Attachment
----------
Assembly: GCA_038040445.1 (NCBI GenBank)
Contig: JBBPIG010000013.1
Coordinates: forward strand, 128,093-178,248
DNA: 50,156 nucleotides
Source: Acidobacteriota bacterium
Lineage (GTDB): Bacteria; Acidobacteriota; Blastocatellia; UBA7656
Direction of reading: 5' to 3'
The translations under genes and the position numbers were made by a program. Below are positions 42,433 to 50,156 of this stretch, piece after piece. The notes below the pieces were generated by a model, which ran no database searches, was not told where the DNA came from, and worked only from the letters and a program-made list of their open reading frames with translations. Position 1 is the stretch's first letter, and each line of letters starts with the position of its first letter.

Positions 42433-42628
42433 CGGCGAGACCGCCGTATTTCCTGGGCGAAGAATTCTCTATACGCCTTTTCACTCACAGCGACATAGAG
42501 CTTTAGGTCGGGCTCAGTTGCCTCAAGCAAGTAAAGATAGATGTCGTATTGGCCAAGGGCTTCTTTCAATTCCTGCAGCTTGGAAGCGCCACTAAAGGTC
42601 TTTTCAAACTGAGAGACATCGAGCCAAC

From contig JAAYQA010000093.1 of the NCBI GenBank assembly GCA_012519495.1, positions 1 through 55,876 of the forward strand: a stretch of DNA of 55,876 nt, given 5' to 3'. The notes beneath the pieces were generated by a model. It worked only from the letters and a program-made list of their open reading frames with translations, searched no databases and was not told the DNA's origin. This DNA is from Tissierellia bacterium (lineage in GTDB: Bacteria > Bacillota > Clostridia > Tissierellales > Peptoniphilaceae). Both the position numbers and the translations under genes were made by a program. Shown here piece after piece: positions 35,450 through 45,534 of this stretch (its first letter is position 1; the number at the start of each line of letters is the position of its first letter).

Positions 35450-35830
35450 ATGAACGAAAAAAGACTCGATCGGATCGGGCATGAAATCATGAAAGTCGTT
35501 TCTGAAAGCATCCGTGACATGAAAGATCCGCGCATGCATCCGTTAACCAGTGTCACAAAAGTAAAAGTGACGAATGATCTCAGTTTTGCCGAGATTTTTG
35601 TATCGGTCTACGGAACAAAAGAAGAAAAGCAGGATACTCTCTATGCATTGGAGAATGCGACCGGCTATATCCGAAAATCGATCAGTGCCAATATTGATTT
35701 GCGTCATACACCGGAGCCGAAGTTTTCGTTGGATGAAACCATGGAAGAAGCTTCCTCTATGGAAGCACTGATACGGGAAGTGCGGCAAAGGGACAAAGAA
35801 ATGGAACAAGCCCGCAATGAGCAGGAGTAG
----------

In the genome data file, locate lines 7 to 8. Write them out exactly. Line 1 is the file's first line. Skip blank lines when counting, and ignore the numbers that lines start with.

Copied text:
Direction of reading: 5' to 3'
The translations under genes and the position numbers were made by a program. Below are positions 42,433 to 50,156 of this stretch, piece after piece. The notes below the pieces were generated by a model, which ran no database searches, was not told where the DNA came from, and worked only from the letters and a program-made list of their open reading frames with translations. Position 1 is the stretch's first letter, and each line of letters starts with the position of its first letter.